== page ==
Story Behind The Song, Unreleased Vol. 2: Wherever We Go

This was probably my favorite song that didn’t make it on the new record. And since there’s still no definite news about the record, I thought I’d tell you about this song instead. It’s really continuing the journey of On A Corner In Memphis. In fact, the alley that I picture in my brain is one in Memphis. So basically it’s addressing the idea that God’s truth can come from anywhere. The other day I was reading about Balaam and his donkey. You can read it yourself in Numbers 22 (and end up like I always do reciting, “Balaam, he had a donkey, who was gentle and true and kind.” Free copy of NEED to whoever can identify that quote first.) In the story, Balaam is saved from God’s wrath by a talking donkey, and not the one from Shrek. But God doesn’t just use donkeys. He uses all of us. Not just those who have been to seminary. Now that doesn’t mean seminary isn’t important or valuable. It just means that someone who hasn’t been to college has just as valid a relationship with God. The homeless man has just as valid opinion on who God is to him as I do. Therefore, I can learn about God from anyone who knows him. ANYONE. And I ignore other people’s opinions about God to my peril. So I told this story through a song. But it didn’t make the record. But you can read it here, and probably hear it live sometime.

Wherever We Go

I got lost downtown last Saturday
A dark alley on a stormy night
A man dropped down from a fire escape
And I nearly died with fright
He said, “I’m sorry, sir, There’a nothing to fear.
There’s no one left but the broken here
But you’re welcome to stay.
It’s out of the rain.”

And he said,
“I don’t know you or where you’ve been.
I don’t know where you think you’re going to, but
All I know is I found Jesus can reach us
Wherever we go. Wherever we go.”

He told me stories I had long forgotten
From when I was a child
About Daniel in a lions’ den
And his three friends in the fire
He said, “You’ll find God on the streets of Sodom
And at heaven’s pearly gates,
But tonight He’s downtown,
Around this fire of the broken-down.”

He said,
“”I don’t know you or where you’ve been.
I don’t know where you think you’re going to, but
All I know is I found Jesus can reach us
Wherever we go. Wherever we go.”

And I said, “Who are you to lecture me
On life and God above?”
He said, “Once I was just like you,
But lost everything I loved.
My family, my job, my home, my life it came unwound.
But he never let me go; He never let me down.”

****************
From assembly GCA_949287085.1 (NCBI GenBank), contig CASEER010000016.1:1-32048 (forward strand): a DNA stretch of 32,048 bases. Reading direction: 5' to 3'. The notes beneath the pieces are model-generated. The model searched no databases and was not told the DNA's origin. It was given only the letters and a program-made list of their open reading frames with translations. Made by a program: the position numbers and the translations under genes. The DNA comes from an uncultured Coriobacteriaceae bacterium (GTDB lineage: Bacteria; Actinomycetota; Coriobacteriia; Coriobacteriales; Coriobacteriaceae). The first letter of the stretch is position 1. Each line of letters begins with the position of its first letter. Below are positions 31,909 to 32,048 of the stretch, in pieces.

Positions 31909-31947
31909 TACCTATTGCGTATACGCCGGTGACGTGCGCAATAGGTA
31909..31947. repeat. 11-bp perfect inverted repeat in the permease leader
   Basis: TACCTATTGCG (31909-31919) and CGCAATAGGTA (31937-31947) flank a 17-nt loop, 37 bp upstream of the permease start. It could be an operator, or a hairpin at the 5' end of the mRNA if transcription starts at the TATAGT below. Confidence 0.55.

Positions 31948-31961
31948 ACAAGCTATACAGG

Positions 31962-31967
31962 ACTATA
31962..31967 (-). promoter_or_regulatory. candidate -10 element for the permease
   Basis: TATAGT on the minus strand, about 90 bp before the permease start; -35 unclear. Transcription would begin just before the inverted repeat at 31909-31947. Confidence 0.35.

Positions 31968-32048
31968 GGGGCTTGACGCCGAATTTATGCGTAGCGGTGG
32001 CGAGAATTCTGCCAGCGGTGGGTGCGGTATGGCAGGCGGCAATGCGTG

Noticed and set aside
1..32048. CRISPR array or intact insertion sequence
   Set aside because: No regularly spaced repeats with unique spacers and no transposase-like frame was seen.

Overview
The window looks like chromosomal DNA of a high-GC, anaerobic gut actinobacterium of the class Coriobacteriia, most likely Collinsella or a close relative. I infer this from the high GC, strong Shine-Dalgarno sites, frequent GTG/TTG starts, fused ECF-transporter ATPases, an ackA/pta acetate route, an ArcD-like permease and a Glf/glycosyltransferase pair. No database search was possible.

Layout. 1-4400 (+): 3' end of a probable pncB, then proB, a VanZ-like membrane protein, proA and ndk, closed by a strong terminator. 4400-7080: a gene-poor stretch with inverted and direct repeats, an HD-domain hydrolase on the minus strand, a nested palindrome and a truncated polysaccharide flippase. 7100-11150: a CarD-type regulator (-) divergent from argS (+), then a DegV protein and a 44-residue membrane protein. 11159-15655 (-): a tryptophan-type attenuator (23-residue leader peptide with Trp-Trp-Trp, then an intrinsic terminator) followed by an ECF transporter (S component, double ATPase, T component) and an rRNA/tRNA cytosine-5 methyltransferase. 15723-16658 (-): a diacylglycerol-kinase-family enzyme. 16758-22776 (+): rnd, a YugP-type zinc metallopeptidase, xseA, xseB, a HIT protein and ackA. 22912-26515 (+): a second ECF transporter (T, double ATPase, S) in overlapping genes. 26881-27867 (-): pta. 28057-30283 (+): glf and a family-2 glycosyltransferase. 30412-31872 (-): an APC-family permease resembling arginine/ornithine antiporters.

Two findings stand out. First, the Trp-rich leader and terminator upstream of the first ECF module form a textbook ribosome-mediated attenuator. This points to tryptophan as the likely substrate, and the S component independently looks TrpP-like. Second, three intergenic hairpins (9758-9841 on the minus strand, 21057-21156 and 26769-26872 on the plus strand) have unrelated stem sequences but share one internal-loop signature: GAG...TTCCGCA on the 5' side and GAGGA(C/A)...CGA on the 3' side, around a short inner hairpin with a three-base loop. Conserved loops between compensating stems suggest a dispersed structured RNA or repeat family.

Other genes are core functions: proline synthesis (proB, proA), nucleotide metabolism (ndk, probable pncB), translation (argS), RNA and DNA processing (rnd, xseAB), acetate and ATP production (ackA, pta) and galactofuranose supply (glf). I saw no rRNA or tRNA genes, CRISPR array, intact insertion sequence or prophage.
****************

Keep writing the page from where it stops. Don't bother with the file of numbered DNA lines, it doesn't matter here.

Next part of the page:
He said,
“I don’t know you or where you’ve been.
I don’t know where you think you’re going to, but
All I know is I found Jesus can reach us
Wherever we go. Wherever we go.”

c.2011 Ardent/Koala Music All rights reserved.

Getting Low

My wife and I went to see a new movie the other night called Get Low. Robert Duvall plays a hermit who everyone in town knows about and tells stories about, but no one really knows. Everyone is scared of him and most think he is just short of evil. But nobody actually knows him. Until he throws a funeral party. While he’s still alive. Originally he wants to hear everyone’s stories about him, but eventually he decides to tell one of his own.

I’m also reading “In The Sanctuary of Outcasts” by …, which is about a man who goes to a prison which is also a federal medical center where people with Hansen’s disease are quarantined. Hansen’s disease is what used to be known as leprosy. He is so judgmental towards them when he arrives. He avoids them, thinking that he and his family can survive a year of prison but not a lifetime of illness if he gets sick. Throughout the book, he begins to get to know them as individuals, as people, rather than defining them by their disease.

So between the two, I’ve really had my attention focused on the story behind what’s obvious. Each person we look at we try to put in a box quickly, grouping them with other people we’ve known like them. We define them by their looks, their color, their interests, their talents, their job, their denomination, their beliefs, their place in life. But rarely do we take the time to see the whole story of who they are. We live at too fast a pace to hear someone’s whole story.

My wife has an amazing gift of drawing out people’s stories. People just talk to her. I don’t have that gift. But I’m learning. I’m starting to recognize that the hateful person with the vicious tongue has a story in which they’ve been hurt deeply and it’s much safer for them to strike first. I’m realizing that there are deeper, more important questions about the homeless beggar on the corner other than whether or not he’s going to spend the money I give him on alcohol. He has a story, a life. I’m seeing that the 85-year-old lady next door has more stories than I could possibly imagine and has lived long enough that now she has no one to tell them to.

“But the Lord said to Samuel, ‘Do not look on his appearance or on the height of his stature, because I have rejected him. For the Lord sees not as man sees: man looks on the outward appearance, but the Lord looks on the heart.” – 1 Samuel 16:7 (ESV)

I hope I can start looking on the heart. I pray you can too.